LG Chem tried to argue they can’t be sued for burn injuries from their battery in Texas courts. A new decision says, “Yes, they can.”
A client represented by Levin Simes Abrams who suffered battery burns now has their chance to sue manufacturing giant LG Chem for damages. The overseas corporation raised jurisdictional challenges to the claim, arguing that they didn’t have enough connections to be sued in the state of Texas.
However, through our efforts and diligence, we were able to contest these arguments and get the initial ruling on this matter reversed. This will ensure that proper procedural laws will be applied to the case, so our client can be heard in the proper venue. We work tirelessly to pursue justice for our vape injury clients across the U.S.
If you or a loved one were injured due to a defective battery, contact our law firm for advice at (415) 426-3000. Read on for more details of this important reversal and what it means for similar cases.
We’re pleased with the Court of Appeal’s decision. Primarily for our client so he can obtain justice, but also because of the Court’s sound reasoning and application of controlling law. This is the correct result.”
Levin Simes Attorney, Angela Nehmens
What Happened in This Case?
In an important Texas appellate court decision, a three-judge panel ruled that LG Chem Ltd. must face a lawsuit involving allegations of injuries caused by a defective LG battery.
Relevant details are as follows:
- According to the opinion, Jeffrey Hause said a vaping device and LG battery were in his pants pocket when it exploded, severely burning him. Hause is represented by Angela Nehmens of Levin Simes Abrams, LLP and A. Craig Eiland of Eiland & Bonnin, PC.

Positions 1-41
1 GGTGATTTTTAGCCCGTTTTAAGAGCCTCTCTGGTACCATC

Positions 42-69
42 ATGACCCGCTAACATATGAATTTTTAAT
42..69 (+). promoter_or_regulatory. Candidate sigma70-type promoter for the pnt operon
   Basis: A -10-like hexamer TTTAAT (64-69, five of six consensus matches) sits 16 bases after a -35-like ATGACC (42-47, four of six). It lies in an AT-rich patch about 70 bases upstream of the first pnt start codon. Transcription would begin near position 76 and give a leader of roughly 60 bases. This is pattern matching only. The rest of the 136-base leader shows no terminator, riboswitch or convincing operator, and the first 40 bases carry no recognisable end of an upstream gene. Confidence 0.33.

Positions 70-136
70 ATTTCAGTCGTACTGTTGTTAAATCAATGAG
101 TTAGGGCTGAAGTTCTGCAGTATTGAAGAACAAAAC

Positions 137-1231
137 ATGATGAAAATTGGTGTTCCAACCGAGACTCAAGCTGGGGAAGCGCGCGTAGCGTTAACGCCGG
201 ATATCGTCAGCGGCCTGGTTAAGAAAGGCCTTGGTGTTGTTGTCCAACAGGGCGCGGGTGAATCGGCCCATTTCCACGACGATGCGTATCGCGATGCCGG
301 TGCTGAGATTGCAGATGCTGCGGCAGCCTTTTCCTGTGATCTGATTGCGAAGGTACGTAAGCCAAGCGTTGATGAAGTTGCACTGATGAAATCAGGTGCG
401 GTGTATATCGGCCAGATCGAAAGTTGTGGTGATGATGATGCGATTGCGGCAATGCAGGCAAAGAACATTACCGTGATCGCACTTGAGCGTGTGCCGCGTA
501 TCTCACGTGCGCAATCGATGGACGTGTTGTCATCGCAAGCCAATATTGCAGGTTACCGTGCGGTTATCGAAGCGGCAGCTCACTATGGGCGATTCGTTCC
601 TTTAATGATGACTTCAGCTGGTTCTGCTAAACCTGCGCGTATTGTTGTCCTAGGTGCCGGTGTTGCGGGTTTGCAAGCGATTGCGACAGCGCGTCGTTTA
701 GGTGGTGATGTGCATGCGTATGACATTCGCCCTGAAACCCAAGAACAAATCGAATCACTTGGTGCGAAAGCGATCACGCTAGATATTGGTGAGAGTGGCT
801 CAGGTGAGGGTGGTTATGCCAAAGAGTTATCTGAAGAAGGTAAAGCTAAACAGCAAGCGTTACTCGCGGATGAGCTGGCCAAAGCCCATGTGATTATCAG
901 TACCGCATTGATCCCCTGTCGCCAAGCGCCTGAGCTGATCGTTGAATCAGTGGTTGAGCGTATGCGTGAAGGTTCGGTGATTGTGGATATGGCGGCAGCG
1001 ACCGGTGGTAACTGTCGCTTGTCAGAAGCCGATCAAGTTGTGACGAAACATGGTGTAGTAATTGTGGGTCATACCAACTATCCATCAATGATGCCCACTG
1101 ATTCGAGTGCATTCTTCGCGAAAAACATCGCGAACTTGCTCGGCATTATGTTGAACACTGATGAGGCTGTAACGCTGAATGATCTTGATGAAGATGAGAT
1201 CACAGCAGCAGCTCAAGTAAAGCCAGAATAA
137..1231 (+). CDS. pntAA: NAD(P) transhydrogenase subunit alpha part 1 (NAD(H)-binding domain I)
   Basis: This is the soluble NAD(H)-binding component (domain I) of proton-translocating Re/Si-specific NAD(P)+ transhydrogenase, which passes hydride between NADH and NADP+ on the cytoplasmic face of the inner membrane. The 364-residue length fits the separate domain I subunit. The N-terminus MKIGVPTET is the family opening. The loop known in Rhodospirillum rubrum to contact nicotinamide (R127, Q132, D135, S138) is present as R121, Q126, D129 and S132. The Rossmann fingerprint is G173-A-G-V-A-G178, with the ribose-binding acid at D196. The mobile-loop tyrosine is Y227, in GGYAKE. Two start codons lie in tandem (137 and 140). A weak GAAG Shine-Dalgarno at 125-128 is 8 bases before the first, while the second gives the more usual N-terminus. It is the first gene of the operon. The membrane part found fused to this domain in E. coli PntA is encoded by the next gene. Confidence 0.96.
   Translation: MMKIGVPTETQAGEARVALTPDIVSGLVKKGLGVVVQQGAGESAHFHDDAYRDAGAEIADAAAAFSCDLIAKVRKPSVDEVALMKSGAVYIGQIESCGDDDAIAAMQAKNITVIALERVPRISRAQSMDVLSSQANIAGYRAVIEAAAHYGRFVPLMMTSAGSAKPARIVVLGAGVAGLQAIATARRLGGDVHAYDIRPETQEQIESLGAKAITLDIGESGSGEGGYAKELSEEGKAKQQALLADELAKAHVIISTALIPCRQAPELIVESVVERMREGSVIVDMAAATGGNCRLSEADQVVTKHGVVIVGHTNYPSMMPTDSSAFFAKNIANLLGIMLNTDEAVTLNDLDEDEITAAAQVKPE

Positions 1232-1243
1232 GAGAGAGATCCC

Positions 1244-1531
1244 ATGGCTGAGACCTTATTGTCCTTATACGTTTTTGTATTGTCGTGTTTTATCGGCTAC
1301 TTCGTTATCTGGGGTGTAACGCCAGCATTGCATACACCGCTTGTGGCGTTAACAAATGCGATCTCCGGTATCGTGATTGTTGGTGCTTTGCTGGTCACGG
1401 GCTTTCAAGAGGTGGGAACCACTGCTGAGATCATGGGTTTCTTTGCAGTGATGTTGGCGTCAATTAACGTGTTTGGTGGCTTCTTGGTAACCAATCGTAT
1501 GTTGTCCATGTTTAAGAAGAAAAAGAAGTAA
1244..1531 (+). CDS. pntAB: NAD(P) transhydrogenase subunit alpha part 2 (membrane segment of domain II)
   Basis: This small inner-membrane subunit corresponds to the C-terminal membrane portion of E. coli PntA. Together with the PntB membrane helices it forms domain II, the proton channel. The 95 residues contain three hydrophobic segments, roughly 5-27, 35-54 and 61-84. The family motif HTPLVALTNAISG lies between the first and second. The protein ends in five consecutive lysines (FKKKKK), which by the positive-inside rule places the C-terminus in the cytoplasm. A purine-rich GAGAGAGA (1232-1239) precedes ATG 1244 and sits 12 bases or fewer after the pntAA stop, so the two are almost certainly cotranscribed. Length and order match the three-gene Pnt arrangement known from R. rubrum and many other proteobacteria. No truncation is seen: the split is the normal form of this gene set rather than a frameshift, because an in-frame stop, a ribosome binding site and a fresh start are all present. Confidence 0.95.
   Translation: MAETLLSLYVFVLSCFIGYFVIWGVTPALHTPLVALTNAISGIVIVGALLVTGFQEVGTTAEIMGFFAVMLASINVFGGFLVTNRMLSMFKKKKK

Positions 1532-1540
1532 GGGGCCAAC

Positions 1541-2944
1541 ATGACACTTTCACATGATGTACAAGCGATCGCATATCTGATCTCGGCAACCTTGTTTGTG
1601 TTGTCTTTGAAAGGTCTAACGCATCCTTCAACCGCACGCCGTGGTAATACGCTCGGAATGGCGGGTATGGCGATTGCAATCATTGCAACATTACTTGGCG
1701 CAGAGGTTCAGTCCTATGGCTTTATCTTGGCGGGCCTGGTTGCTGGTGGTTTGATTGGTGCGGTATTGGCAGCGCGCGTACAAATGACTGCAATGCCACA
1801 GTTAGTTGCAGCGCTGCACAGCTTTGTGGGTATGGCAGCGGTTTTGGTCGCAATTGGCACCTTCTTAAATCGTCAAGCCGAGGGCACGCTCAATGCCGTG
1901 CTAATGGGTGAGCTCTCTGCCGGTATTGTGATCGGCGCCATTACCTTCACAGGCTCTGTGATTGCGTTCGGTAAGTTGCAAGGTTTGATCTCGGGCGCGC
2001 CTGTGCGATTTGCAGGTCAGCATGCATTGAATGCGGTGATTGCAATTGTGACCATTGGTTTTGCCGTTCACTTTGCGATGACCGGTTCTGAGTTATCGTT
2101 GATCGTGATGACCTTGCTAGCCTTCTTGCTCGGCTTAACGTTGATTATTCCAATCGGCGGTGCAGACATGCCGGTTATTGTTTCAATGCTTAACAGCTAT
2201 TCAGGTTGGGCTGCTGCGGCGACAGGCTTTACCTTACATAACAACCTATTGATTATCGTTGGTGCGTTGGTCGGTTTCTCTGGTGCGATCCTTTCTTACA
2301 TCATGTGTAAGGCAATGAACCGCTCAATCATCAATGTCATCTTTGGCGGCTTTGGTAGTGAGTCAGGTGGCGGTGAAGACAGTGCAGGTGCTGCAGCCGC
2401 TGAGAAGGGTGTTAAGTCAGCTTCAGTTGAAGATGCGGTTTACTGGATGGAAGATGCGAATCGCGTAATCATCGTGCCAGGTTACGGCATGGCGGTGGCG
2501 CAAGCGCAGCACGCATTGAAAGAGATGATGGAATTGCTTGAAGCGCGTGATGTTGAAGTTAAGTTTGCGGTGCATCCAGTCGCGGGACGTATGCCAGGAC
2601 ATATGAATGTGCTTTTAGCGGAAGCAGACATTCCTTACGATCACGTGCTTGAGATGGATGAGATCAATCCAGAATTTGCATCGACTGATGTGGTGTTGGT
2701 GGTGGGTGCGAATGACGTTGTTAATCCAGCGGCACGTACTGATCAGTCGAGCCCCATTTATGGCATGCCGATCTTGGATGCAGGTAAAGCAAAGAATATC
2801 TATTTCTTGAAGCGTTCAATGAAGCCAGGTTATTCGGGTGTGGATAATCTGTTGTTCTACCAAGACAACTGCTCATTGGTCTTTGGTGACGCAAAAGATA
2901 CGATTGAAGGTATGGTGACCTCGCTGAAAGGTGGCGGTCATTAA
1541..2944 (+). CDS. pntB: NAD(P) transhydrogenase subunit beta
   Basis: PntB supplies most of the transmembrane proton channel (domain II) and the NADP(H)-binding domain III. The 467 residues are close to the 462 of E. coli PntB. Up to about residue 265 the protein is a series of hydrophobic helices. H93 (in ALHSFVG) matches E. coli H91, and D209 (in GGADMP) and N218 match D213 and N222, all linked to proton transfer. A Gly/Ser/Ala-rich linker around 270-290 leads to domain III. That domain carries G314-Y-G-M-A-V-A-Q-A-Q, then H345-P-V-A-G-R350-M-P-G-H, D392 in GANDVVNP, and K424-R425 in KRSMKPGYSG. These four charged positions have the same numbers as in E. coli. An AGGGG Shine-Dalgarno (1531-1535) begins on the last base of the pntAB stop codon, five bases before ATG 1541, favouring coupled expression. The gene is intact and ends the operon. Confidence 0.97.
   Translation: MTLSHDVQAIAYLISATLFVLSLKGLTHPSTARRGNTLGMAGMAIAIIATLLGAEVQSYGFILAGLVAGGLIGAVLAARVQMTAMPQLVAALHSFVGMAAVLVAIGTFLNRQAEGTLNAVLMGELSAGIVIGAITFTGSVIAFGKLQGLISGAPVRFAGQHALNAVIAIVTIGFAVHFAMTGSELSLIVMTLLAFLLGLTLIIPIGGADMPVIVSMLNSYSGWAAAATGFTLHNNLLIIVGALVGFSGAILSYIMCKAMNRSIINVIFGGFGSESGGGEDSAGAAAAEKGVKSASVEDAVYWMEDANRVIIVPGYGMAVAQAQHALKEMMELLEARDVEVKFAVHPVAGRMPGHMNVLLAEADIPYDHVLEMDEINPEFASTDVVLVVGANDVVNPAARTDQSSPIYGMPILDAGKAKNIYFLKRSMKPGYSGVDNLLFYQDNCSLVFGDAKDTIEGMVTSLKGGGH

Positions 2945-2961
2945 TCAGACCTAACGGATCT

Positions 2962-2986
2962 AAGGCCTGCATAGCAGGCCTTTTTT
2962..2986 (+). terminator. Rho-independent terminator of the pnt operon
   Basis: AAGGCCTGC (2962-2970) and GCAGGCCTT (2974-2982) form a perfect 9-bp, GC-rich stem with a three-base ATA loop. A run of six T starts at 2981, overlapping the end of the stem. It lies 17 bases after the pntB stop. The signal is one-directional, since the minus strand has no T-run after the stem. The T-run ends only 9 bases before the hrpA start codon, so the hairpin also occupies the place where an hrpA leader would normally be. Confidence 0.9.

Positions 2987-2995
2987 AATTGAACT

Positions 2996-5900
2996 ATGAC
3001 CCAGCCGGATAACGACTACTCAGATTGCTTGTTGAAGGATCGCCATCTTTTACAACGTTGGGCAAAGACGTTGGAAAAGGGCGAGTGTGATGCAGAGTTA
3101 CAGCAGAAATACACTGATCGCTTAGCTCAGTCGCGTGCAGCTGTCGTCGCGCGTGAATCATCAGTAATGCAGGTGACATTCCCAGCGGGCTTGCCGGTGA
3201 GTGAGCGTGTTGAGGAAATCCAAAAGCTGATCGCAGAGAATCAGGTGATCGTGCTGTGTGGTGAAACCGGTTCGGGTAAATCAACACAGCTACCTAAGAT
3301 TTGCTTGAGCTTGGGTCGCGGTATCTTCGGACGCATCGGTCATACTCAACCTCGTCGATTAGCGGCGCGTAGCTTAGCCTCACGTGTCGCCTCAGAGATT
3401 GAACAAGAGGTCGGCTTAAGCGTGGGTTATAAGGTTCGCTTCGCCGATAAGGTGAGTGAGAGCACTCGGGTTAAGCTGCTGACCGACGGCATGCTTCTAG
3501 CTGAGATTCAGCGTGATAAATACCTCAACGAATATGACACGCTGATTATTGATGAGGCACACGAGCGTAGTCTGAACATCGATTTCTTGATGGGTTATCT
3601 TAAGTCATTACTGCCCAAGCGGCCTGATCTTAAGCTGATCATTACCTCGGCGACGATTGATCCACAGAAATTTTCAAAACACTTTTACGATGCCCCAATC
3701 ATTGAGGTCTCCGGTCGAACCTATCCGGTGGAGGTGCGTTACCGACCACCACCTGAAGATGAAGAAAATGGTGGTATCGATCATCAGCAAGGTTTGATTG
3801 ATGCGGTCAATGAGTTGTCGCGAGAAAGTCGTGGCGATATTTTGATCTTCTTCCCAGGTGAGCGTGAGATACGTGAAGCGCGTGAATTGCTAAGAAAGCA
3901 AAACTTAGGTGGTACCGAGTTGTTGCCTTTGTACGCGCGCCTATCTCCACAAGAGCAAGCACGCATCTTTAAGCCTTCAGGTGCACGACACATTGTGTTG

- Initially, LG Chem argued that the Texas court didn’t have jurisdiction over the case because they didn’t mean for its products to wind up in the state. The trial court originally affirmed this assertion.
- However, on appeal, the judicial panel stated that LG Chem makes substantial sales and shipments directly to Texas consumers, establishing enough connection to be subject to Texas court jurisdiction.
The recent ruling highlights the importance of fighting for proper jurisdiction so that those injured can pursue justice in the appropriate court.
It takes a law firm that is both skilled and tenacious to stand up to large corporations that attempt to leverage filing rules to their advantage. Our team at Levin Simes Abrams was able to go the extra mile to research and apply the correct laws. As a result, our client can now have their day in court to resolve more important issues like liability and compensation.
What Is Jurisdiction, and Why Does it Matter?
In the current Hause case, LG Chem was arguing the Texas court did not have jurisdiction or power to hear the case for various reasons.
Jurisdiction refers to the power of a court to adjudicate a specific case. It addresses such questions as in which state and specific court a lawsuit may be litigated.
Determining “whether a court has jurisdiction over a case” is based on several factors, such as the location of the defendant business and the relationship of its business activities to the location of the injury.
Challenging a case on jurisdictional grounds is a common response when a corporate defendant is sued. It’s basically saying, “Let’s not discuss whether we’re liable or not — first of all, this is not the right court to sue us at, and we need to sort that out before we continue further.”
If it can be proven that a court does not have jurisdiction over a case, then the injured party will need to reassess and determine the proper court to file at. This can often discourage them from pursuing further action, and may cause them to exhaust needless resources on additional expenses.